Love, dating, and relationships are all part of our journey, and college is a great time to really make the most of that journey. You can meet lots of different types and styles of people and take them out for a test drive to see what is a good fit. And on those days when you are beating your head against the wall wondering, “Why bother?” or saying, “I give up,” just remember it is because they make you a better person. Love, relationships, friendships, dating all help you know yourself better and work on vital life skills like communication, self-expression, empathy and just learning how to take care of someone and letting them take care of you. And, you know…. that love thing.
It isn’t always just about the good stuff, it is sometimes about all of the stuff in between that helps us realize how truly strong, powerful and wonderful we are. Isn’t that why we are all here?
Makeover challenge for the day: Let go of the outcome and enjoy the deliciousness of the journey. Stop looking for things to “fit” into your idea of perfect and the way they are supposed to look. Look at how you can change your perspective to see everything as a success instead of a frustration. How can you fake it until you get the hang of it?
Talk to me.
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This post brought to you by BIC 4 Color. All opinions are 100% mine.
We live in an era of abbreviations, short bursts of communication, and fast, fast, fast messages. Why say “Okay” when you can say “k”? Why call someone when you can text? Why take the time to plan a visit when you can feel caught up using FaceTime? It’s impacting our romantic relationships (um…to say the least) and it’s impacting our friendships too. When was the last time you paused what you were doing and took the time to really let someone know how you feel? Whether it’s telling them why you love them, what’s special about them, what you need from them, that you’re here for them during a hard time, it doesn’t matter. Emotions like this don’t quite translate when there are emojis involved.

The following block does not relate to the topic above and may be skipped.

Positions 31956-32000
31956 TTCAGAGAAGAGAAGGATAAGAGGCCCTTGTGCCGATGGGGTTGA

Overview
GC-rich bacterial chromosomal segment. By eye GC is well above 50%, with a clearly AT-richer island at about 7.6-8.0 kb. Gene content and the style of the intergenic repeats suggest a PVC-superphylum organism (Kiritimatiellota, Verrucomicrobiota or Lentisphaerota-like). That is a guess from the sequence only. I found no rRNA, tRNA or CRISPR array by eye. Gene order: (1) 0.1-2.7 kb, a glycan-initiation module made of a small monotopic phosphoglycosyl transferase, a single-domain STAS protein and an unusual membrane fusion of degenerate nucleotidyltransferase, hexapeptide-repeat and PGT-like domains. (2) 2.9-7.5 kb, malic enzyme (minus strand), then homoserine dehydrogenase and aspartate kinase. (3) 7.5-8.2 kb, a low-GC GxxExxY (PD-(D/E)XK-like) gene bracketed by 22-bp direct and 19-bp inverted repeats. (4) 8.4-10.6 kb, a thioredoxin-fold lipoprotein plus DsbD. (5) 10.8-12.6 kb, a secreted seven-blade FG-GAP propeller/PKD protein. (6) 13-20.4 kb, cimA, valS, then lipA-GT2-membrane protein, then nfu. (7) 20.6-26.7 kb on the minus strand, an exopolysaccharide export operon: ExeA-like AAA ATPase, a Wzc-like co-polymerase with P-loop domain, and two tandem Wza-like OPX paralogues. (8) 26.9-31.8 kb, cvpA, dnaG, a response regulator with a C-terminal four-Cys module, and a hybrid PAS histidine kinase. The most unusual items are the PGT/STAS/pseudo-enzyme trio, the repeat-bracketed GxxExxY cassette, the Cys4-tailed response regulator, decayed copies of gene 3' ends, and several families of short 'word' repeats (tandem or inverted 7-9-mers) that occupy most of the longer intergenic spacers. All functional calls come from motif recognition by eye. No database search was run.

On the receiving end of things, when was the last time you got snail mail that wasn’t a reminder about a dentist appointment, a bill, or an application for a credit card that you don’t want? My point exactly. We’re all moving a billion miles an hour, so it’s easy to skip over the heartfelt and the time-consuming in favor of the “get the point across and move on.” As a result, it’s easy to feel underappreciated and slightly disconnected from the world as it goes by at lightning speed.
While quick communication is sometimes necessary, I’d like to propose a new initiative as the summer rolls around, classes wrap up, and you have a little more free time. Let’s write more letters. It could be to your best friend, your boyfriend, someone you hope could be your boyfriend, your aunt, or a childhood pal whom you’ve lost touch with and wish you hadn’t. I want to slow it down a little bit and let the special people in our lives know that they really are special.
Sure, you can use Facebook and text to keep up with friends over the summer. But why not write a letter? Send a postcard if you’re going on a trip. Take some time to get your thoughts on paper. Doing long distance because of internships this summer? FaceTime your little hearts out, but up the romance factor with a love note too. There’s something so sweet and wonderful about taking the time to put the thoughts in your brain on paper for someone who means something to you.
Been a while since you wrote a letter? Me too. It’s okay. Here’s what you’ll need to get started:
One (1) envelope
One (1) piece of paper or postcard. Maybe more, depending on what you want to say. Make it fun, colorful, or something that shows your personality.
One (1) funky pen. It’s always more enjoyable to write when your utensil isn’t just your standard black or blue deal. My suggestion? The Bic® 4-Color pen™. With 4 Inseparable Colors in 1 Pen you have everything you need. (Need proof of the awesome? Here’s some ridiculous videos)